The findings suggest that the pressures of student loan debt and finding ways to make ends meet are weighing on America’s college students.
This survey was designed to give a more comprehensive picture of the financial lives of students beyond just their debt levels and loans,” he said. “We wanted to find out more about how they were managing their financial lives on a daily basis.”
The survey found that 64 percent of college students used loans to help pay for college, which is similar to what other studies have found. Students also indicated a willingness to borrow more to finance their college education if they expected higher starting salaries upon graduation.
When asked how much student loan debt they expected to have at graduation, the most common response (24 percent) was between $30,000 and $50,000. But 14 percent of responding students expected to owe between $50,000 and $80,000 and 7 percent thought they would owe more than $80,000.
McDaniel said she was concerned by how many students with loans borrowed right up to their limit.
“About 30 percent of students with loans said they borrowed the maximum amount for which they qualify each year, which may not always be the best choice,” she said.
“But the good news is that about half the students with loans said they tried to borrow as little as possible.”
About 43 percent of students don’t have a credit card and, of those who do, nearly half (47 percent) pay off the full balance each month. Of those who don’t pay off the full balance, the majority (55 percent) owe less than $1,000.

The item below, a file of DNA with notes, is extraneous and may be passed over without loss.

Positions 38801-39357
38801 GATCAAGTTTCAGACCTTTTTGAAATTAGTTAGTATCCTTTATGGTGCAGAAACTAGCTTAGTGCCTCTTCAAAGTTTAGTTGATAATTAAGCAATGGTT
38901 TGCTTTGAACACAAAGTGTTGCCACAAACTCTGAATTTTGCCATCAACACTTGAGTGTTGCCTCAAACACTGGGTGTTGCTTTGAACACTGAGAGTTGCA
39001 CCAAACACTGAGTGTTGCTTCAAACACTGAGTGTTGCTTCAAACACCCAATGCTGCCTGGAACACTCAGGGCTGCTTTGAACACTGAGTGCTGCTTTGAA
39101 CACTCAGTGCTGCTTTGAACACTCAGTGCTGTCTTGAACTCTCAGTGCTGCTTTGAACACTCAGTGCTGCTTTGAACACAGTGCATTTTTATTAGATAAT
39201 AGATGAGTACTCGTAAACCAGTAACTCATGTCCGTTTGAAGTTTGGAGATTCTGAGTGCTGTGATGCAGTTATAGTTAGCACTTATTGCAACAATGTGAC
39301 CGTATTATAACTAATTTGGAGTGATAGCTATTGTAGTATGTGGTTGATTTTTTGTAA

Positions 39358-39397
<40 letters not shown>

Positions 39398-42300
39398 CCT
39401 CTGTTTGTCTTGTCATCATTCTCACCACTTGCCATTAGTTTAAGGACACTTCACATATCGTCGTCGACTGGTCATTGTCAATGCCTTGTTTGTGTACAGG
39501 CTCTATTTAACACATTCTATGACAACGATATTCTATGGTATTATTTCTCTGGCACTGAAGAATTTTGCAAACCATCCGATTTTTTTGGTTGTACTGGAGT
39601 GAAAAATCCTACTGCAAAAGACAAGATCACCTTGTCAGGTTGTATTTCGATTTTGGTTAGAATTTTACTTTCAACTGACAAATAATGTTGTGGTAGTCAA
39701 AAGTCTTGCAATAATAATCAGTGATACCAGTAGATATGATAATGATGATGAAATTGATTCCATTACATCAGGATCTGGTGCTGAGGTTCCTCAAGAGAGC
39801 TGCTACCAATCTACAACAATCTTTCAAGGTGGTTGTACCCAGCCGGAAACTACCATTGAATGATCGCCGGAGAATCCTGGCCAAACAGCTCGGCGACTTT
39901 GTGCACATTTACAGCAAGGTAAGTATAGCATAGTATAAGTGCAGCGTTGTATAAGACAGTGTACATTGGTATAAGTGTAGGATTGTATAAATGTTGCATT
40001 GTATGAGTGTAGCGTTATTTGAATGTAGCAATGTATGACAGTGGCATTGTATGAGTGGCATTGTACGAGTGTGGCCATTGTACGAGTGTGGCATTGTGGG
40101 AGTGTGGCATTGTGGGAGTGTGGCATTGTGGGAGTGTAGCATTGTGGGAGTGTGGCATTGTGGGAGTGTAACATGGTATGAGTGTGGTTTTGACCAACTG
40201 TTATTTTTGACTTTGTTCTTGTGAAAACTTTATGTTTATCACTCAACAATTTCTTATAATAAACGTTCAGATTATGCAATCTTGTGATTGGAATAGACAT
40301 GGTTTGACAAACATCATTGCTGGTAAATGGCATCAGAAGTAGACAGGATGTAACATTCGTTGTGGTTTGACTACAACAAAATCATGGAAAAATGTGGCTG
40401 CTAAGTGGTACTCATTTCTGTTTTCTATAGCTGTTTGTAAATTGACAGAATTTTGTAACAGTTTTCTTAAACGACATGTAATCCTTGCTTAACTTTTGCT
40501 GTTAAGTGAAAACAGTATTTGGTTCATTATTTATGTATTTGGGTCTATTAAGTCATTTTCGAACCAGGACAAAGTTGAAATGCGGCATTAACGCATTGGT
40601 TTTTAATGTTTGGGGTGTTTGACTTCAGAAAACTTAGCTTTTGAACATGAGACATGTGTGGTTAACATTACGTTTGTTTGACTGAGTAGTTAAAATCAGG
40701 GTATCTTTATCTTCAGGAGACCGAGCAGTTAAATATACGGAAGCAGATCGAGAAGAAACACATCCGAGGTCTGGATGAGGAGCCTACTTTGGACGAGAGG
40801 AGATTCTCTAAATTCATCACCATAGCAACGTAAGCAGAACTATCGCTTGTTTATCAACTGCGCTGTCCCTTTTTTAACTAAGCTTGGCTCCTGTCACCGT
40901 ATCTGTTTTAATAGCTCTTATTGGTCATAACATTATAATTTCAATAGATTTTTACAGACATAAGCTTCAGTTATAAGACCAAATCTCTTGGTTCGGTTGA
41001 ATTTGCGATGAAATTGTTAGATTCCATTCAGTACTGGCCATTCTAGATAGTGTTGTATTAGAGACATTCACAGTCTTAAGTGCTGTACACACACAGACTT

However, a sizable minority (8 percent) owe more than $3,000 after their monthly payments.
Financial problems lead some students to make difficult choices, the survey found. Nearly three out of 10 students said they reduced their class load because of the money they owed, while 16 percent took a break from their college or university and 13 percent transferred to another institution.
Still, the students generally felt good about how their finances would turn out in the long run.
Nearly 8 out of 10 said they believed they would be able to pay off any debt they acquired while they were still in school and 67 percent said that, when they thought about their financial situation, they were “optimistic about their future.”
Montalto said the survey results reported here are just the beginning of a long-term project. The Ohio State researchers will use the data to dig deeper into the financial wellness of college students, looking at the links between student borrowing, stress, graduation and other factors.
They plan to do another survey in two years with a larger group of participating institutions.
Other members of the research team are Kirstan Duckett, a research analyst, and Alicia Croft, a former graduate research assistant, both in the Center for the Study of Student Life.